Also, a question for the folks running EUGfun!: How do these outdoor heaters fit into the city climate recovery plan?

Sharon Blick, Eugene


I’m sorry, Kate Lemley (Letters, 11/30), that you had your lawn sign stolen. Yes, black lives matter; so do brown, white and any other color.

If you could move past your color-blind attitudes, you would see a world that will only find peace and justice when we focus on kindness and love — no distinction by race, religion, etc.

Suggested reading for you is the Dalai Lama, Dr. King and Sri Chinmoy (“Be universal in your Love. You will see the universe to be a picture of your own being”). 

Don French, Eugene


In reference to Karen Lee’s comments regarding digital art and its absence of a soul as stated by printmaker Tallmadge Doyle (Letters, 12/7): I agree wholeheartedly with Doyle and strongly disagree with Lee.

As a working full-time artist, I know that true art comes from within a person, a consciousness or a voice — all things with a soul. Digital art requires none of such things because all you need to create digital art is a computer, a software program and, of course, fingers to work the mouse and keyboard. None of which has a soul to speak of.

Real art comes from within, way down inside a human being. Digital art may be amusing and/or interesting to look at but, in essence, it is dead art with no soul. An electronic manipulation any non-artist can play with and call herself an “artist.”

Van Gogh, Klimt and Dali are rolling in their graves!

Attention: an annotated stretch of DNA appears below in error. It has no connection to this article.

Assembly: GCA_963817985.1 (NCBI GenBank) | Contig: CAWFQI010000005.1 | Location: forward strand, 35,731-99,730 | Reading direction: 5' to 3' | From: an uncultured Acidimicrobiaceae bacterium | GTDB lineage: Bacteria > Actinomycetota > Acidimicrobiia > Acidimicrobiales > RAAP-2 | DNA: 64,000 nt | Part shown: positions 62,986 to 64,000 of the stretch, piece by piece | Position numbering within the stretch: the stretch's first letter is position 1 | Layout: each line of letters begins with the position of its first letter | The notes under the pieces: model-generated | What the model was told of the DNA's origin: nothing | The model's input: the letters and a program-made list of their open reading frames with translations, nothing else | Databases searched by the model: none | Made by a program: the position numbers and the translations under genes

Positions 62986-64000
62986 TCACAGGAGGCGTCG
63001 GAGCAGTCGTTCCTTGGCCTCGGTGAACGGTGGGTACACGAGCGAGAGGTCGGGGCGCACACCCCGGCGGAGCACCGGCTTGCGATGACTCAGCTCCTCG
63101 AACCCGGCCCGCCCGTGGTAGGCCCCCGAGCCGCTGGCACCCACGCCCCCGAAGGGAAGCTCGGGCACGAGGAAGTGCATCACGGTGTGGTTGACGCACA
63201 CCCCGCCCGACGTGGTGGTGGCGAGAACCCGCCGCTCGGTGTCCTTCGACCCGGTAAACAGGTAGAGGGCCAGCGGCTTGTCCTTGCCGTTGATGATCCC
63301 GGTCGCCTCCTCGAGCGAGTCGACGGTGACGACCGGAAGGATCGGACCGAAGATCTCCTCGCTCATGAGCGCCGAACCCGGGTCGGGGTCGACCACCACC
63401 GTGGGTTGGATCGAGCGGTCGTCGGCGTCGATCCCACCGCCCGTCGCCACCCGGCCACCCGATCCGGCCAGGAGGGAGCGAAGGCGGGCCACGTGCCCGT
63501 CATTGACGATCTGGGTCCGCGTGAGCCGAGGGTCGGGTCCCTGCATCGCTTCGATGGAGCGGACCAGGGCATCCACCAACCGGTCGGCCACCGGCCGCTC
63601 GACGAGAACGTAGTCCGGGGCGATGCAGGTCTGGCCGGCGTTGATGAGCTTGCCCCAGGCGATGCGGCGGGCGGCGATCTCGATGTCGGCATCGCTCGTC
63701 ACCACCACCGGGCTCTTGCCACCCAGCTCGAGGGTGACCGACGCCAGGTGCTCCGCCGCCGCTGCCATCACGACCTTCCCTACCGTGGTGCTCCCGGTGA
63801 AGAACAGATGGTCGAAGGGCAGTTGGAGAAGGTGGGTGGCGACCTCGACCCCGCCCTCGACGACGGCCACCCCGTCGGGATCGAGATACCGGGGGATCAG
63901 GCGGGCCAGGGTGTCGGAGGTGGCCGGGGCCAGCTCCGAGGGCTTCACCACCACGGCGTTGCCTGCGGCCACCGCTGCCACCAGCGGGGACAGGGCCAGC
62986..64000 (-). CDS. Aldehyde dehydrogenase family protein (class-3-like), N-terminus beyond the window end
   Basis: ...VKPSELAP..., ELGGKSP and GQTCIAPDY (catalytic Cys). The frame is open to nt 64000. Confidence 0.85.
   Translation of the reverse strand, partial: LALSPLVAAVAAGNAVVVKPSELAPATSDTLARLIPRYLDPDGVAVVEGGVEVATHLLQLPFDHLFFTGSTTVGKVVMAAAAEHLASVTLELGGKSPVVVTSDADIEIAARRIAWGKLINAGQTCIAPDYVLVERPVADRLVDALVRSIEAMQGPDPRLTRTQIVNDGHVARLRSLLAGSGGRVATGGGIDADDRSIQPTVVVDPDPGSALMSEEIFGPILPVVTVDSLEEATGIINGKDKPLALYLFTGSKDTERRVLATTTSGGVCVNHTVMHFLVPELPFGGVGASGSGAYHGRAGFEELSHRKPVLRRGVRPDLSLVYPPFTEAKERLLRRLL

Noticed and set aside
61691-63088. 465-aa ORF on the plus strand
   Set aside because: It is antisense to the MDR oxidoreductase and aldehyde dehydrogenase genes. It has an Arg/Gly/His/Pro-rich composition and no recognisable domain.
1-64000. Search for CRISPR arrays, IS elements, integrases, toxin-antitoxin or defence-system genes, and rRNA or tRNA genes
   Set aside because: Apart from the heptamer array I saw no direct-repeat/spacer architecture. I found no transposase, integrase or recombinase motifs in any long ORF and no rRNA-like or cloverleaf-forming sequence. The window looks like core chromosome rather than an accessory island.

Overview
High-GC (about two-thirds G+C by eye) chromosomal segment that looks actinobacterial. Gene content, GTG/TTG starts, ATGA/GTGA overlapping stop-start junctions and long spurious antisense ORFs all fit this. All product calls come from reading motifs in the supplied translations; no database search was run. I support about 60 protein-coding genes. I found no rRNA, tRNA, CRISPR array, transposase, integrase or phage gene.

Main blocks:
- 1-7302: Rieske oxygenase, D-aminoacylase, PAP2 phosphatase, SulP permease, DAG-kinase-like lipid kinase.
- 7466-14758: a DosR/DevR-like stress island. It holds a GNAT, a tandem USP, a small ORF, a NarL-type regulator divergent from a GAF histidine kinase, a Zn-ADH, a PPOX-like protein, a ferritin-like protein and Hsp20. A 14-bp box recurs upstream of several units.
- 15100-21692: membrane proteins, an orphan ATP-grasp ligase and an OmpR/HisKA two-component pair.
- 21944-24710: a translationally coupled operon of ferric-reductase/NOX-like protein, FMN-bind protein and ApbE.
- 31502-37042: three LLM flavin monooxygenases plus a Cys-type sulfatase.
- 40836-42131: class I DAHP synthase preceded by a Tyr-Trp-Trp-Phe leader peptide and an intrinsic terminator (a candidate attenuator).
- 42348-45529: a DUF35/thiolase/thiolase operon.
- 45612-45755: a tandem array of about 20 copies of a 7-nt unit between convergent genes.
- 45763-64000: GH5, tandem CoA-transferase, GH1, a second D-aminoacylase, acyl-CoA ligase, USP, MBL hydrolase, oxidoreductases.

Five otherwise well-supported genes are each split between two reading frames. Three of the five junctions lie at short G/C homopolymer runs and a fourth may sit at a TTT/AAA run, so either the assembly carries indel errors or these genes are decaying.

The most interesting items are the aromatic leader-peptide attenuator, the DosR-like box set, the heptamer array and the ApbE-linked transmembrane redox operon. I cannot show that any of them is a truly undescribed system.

Yoshi Moro, Eugene


Seneca Timber claims environmentalists don’t care about loggers and their families, strutting out the tired canard of jobs vs. the environment. Aside from the fact that, if logging corporations cared they wouldn’t keep automating their logging and milling operations, we now find out the logging crew cutting the controversial Goose Creek Sale are from Idaho (Register-Guard, 10/23).

I side with the opinion of Cascadia Forest Defenders that, in facing disastrous climate chaos, most trees over a certain size and age should be left intact, and not just old growth. Right behind the CDF in protest of Seneca should be local loggers — there are plenty of qualified loggers in Lane County, no need bring Idaho gyppo loggers unless it’s to pay a cheaper wage.

One thing Oregon could learn from Idaho is regulations on logging corporations, which are better in Republican-controlled Idaho than in Democratic Oregon — among them, stream setback and aerial spraying. The logging barons aren’t even in the top 20 of the state’s wealth producers, yet the Forest Service and state politicians, including Democrats, are ready to serve their interests. Almost all Forest Service logging operations work as a loss to U.S. taxpayers. 

The reason that the Northwest’s vast forests are so important to the world’s ecological health is evergreen conifers produce oxygen and take in carbon dioxide throughout the seasons, unlike deciduous trees.

Big Timber has been creating ugly, landslide-prone clearcuts, and they’ve been on the dole far too long. It’s Oregonians’ responsibility to stand and say no to those who threaten our beautiful forested commons.

Scott Fife, Eugene